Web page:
When trade elephants fight

When elephants fight, the earth shudders and it creates ripples in the watering hole.

As China and the United States set up to have a trade war, farmers across the globe have to get ready to ride out a potentially wavy financial pond.

Agricultural commodity prices will likely see some lows that defy technical structures as government policies, exclusive of supply and demand musings by traders and speculators, help set the lows. This will be caused by newly subsidized American commodities flooding non-traditional markets.

The American administration has asked the agriculture secretary to prepare a plan to protect that country’s farmers from the effects of being locked out of Chinese markets.

Unfortunately, his plan isn’t expected to contain a program that pays producers not to grow as many acres or animals. That will result in subsidies that ensure American farms are supported at current operational levels.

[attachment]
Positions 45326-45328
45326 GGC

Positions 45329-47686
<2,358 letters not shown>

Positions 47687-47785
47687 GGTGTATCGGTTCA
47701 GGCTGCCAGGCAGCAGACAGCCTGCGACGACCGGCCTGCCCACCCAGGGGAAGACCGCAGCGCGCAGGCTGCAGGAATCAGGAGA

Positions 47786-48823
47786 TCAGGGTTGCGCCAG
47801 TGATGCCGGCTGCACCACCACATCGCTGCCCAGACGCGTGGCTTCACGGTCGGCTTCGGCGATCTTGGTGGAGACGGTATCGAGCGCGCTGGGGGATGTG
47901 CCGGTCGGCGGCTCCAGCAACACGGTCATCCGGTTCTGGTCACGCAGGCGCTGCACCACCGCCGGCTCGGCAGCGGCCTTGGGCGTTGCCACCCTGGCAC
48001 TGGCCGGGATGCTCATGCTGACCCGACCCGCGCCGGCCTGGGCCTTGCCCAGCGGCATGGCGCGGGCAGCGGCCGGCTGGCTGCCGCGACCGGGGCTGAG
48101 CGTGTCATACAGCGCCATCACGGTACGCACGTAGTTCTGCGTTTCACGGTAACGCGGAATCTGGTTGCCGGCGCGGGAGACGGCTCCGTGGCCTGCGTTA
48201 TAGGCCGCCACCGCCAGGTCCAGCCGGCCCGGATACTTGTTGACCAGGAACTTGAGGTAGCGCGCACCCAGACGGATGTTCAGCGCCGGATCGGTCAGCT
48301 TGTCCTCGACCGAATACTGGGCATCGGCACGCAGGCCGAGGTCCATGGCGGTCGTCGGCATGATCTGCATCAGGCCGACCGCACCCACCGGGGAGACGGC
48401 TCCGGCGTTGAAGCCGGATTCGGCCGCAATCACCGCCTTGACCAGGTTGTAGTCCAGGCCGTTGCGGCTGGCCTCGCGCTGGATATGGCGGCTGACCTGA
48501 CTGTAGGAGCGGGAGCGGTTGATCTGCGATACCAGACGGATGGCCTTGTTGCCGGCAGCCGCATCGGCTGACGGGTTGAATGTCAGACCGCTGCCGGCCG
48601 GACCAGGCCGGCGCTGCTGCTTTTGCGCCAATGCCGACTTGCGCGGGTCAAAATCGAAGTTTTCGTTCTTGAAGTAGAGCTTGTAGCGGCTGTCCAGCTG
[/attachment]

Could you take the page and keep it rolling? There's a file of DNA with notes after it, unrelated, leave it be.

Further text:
This would cause export merchants to look elsewhere for markets at prices that reflect the American taxpayers’ contributions to support those commodities.

In the meantime, the Chinese will not be going hungry. They will be buying more from other exporting nations to make up the loss of American supplies. This could be good for prices for in the very short term, but farm subsidies in larger exporting nations have a way of trickling down to the rest of the world’s farmers as the devalued products seek homes.

Over the short haul, acres and barns are fixed and every non-market-dollar that is put into a commodity some place in the system will have a way of lowering producers’ prices somewhere.

As the American’s most tightly held trading partner, that has a tendency to be Canada.

There will be price peaks in those waves of food, but these need to be captured when they come by. The American treasury’s support will make the troughs lower with every dollar spent protecting its farmers from decisions made by its federal administration.

If the eventual deal that is penned contains Chinese tariff reductions for U.S. agricultural products, that will be good for American farmers but bad for any country without them.

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